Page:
Thousand and One Nights by Henri Matisse, 1950. Gouache on cut-and-pasted paper

Henri Matisse was a French artist who lived through the Second World War, yet despite the trials he had to endure throughout the ordeal (his wife Amelie and daughter Marguerite were imprisoned and tortured by the Nazis) and having to cope with the after-effects of surgery to treat his duodenal cancer, his flair for colours and passion for art did not wane. In spite of the depressing era he had to live through, Matisse filled his creations with unnaturally bright colours, something unheard of among artists of the day. During his time, he had become world-renowned for his unique cut-out technique, combining cut-outs from painted paper to create iconic and bold artworks, that led to the beginning of what would later be known as Fauvism. Today, Henri’s art has been auctioned for up to USD$80 million. He is recognised as a pioneer in the realm of modern art, along with rival artist Picasso, both of whom are credited for shaping 20th century painting.

Perhaps it is Henri’s insistent struggle to remain upbeat throughout tough times that life has thrown his way, which makes Guerlain’s launch of Jasmin Bonheur (from the L’Art & La Matière collection) so timely just as the world is struggling to come out of the pandemic with vigour for living the new normal.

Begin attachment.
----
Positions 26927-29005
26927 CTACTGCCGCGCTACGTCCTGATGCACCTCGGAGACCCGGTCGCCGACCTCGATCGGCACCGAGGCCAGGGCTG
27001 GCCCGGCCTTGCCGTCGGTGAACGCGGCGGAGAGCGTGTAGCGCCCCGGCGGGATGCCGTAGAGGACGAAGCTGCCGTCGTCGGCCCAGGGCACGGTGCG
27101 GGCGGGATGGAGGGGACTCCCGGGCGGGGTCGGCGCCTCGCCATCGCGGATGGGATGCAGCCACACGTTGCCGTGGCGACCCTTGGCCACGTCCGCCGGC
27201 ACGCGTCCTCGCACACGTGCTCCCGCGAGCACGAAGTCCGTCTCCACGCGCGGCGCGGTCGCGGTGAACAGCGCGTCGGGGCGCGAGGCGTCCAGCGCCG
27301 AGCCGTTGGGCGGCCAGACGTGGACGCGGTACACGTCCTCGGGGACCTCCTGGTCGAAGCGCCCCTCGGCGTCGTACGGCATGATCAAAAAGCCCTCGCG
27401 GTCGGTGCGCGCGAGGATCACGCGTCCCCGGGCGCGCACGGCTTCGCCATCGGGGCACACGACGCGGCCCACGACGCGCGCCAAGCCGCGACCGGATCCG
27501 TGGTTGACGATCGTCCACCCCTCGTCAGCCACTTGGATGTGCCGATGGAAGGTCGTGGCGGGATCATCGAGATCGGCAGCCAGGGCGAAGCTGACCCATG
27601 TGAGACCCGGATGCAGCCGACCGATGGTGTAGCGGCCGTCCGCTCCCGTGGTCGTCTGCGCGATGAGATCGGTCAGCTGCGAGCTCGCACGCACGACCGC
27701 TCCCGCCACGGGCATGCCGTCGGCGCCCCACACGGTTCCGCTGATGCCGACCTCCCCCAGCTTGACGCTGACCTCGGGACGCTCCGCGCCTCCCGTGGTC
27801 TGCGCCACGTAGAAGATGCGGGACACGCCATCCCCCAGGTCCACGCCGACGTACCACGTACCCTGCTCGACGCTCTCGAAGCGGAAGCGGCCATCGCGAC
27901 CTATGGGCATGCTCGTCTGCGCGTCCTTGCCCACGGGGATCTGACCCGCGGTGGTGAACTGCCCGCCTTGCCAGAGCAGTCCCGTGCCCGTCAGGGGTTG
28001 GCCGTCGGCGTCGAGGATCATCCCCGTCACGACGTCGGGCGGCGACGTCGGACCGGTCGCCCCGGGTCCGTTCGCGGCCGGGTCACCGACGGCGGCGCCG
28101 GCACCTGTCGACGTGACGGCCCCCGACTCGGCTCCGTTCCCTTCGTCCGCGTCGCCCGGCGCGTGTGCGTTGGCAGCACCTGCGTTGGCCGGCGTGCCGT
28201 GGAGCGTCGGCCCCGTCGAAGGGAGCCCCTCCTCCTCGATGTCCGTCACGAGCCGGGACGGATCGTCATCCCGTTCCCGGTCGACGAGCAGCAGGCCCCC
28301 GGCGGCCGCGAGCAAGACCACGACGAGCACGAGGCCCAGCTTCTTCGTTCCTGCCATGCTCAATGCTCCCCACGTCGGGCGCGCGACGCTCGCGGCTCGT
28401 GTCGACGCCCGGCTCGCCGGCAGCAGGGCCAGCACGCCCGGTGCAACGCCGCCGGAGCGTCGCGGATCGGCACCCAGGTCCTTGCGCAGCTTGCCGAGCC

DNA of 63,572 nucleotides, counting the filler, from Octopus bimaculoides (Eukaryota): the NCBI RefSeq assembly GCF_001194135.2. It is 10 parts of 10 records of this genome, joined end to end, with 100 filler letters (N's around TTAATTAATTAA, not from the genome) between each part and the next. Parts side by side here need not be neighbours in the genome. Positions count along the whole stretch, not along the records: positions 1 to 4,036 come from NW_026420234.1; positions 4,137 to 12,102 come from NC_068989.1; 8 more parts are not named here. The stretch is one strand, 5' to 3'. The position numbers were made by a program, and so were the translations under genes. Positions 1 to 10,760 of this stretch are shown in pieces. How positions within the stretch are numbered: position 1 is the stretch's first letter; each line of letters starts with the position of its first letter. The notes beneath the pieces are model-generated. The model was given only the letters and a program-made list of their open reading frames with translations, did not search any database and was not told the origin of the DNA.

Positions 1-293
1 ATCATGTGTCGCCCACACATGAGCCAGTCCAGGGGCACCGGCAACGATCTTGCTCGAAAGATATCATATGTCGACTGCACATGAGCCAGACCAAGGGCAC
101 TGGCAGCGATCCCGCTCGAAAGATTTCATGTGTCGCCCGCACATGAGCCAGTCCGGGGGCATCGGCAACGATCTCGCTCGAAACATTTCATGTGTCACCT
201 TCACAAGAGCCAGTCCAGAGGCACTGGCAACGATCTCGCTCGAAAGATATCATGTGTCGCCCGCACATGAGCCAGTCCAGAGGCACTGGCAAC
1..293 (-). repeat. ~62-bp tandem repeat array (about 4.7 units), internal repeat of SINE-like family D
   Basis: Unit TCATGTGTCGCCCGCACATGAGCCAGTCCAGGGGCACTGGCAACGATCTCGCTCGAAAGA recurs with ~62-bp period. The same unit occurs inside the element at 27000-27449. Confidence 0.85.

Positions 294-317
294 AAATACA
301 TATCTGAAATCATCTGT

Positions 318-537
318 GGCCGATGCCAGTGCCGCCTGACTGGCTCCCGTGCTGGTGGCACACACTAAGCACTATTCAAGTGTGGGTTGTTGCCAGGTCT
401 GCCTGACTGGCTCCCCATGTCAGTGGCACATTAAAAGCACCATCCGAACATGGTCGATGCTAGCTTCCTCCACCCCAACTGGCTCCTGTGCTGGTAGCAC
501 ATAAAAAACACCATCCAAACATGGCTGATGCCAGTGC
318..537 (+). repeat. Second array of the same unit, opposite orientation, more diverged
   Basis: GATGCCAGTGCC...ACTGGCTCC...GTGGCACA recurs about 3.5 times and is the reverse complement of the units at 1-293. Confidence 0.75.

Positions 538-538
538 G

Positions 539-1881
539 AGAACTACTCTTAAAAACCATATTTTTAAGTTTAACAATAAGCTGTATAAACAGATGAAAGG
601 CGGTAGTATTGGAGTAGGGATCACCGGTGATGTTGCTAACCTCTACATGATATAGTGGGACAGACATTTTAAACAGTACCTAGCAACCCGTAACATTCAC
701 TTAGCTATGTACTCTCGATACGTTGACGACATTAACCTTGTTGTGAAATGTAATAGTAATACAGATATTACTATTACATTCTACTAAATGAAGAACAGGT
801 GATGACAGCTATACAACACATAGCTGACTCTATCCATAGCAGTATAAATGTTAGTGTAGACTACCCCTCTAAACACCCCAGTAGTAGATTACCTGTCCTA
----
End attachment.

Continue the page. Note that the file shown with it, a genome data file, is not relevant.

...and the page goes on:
For this special project, Guerlain perfumer Delphine Jelk interpreted Henri’s love of colour and life into a concoction that expresses youth, vitality and a flare for living each day without regret by focusing on the jasmine flower.

Widely used in Southeast Asia as garlands for prayer and personal adornment, fresh jasmine is popular for its bright and lively fragrance that captivates senses and soothes the soul. However, bottling them into bottles of scent is amazingly difficult. 8,000 jasmine flowers, freshly harvested at daybreak, are needed to produce just one gram of jasmine oil. On top of that, the petals must not be bruised so special baskets are needed. The labour is intensive, the extraction a challenge and different varieties of jasmine produce notes that are different from each other.

It is because of this costly process and difficulty in procuring the right type of jasmine, that makes the creation of a jasmine-centred perfume a venture few perfume makers want to take on. Yet jasmine is one of the six key ingredients of the Guerlinade – a term the brand uses to refer to its signature touch that is applied throughout all its offerings.

Delphine however, saw this as the perfect reason to tap on the flower’s unique characteristics. The fleeting nature of the bloom’s existence and its amazing scent becomes the ideal expression of life and how beautiful, vibrant and awe-inspiring it can be, all at the same time.

At the top of this collab collection is the Maison Matisse Bee Bottle. Here, two legendary icons, La Musique (1939), one of Henri Matisse’s most emblematic paintings, and the legendary Bee Bottle that is celebrating its 170th anniversary in 2023, come together for the occasion and which are decorated with designs inspired by a modern masterpiece hand-painted by Astrid de Chaillé. Only 14 one-off pieces are available around the world, with 1 available in Singapore, and priced at $23,600.